c. Update your operating software
Make sure also that your operating software is updated. This is particularly important for those who may have re-formatted or made a clean install of their operating software. The update will provide for fixes for any bugs and issues from the original date of the application to the present. This can include security patches which may be crucial considering that you will be connecting to the Internet at the start and end of an exam.
4. Prepare your bar exam kit.
Your bar exam kit will look a lot different from the previous bar exam given the pandemic and that you are taking the exam via a laptop.
At any rate, you should have one container that will house all of the things you need so you will not waste time, energy, and attention every Sunday looking for them at your home.
Your container should have your bar exam pass, student/Government ID, hand sanitizer, extra face mask, and whatever additional things you may need.
Whenever you finish a bar exam subject, organize your bar exam kit and laptop prior to leaving the test area. When you go home, make sure keep these at a safe place and check if you need to replace any of your items. For every bar exam day, you simply have to take them out and be on your way to take the next exam.
If you are into music, you may want to build a playlist on your phone to listen via headphones to music during lull times, from waiting in line to lunch and break times on an exam day.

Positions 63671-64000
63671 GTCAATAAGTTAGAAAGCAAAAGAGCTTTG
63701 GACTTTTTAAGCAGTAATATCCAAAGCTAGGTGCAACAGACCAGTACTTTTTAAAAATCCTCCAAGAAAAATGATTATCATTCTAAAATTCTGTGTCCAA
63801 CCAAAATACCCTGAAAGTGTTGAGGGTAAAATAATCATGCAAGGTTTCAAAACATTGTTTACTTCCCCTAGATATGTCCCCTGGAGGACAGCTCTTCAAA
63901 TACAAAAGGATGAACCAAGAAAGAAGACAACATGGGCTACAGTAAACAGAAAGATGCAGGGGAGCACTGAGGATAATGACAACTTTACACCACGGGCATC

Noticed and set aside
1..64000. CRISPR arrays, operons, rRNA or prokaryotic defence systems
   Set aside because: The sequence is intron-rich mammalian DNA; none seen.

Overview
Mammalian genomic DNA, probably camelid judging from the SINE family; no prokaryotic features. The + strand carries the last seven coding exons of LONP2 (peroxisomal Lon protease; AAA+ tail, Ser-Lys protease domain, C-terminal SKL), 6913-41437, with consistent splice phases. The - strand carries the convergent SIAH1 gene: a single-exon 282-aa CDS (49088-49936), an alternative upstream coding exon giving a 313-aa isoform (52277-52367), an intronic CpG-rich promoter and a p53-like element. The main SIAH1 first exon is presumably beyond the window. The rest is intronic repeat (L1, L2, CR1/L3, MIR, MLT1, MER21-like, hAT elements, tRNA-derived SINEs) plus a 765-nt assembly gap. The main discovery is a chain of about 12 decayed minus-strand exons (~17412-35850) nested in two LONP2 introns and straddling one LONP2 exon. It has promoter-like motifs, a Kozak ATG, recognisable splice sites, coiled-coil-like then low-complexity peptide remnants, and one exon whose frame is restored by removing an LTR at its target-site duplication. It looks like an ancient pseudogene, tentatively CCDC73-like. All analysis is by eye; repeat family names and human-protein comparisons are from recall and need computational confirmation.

5. Finalize your personal reviewers.
What are personalized reviewers? You know… that thing you’re going to take with you to the exam room. It ideally should not be codal or some law book.
The recommended personal reviewer is a customized Bar Exam Syllabus with your handwritten annotations or notes. So, you go to the bar exam with a bar exam syllabus filled with concepts and principles to remind you of them while waiting for the start of the exam.
Note, you’ll only have 15 minutes to 30 minutes during these lull times with the exception of lunch. Hence, there’s really no point to bringing law books nor codals.
6. Talk to your bar buddy.
Your bar buddy can be anyone. What is important is that you are comfortable with talking to him/her and that he/she understands what you are going through. And, whatever you say or feel, he/she will have no judgment and will just hear you out.
The bar buddy can be your parents, siblings, significant other, close friends, and even the one assigned to you from your law school’s bar operations. So long as you feel secure sharing your thoughts and feelings with that person, they qualify to be your bar buddy. If you’re wondering when this is important, it is for after taking a bar exam subject that you feel was downright unfair and you are likely going to flunk. Believe me, there is that one subject for everyone.
You will need someone to talk to in these situations. After you have expressed all your frustrations, you’ll feel better and renewed to go at it again with the next bar exam schedule. In psychology, it is a form of cognitive behavioral therapy to help you with your anxieties. Bottling them up or downing alcohol is not a good idea, particularly if you still have other bar exam subjects to take.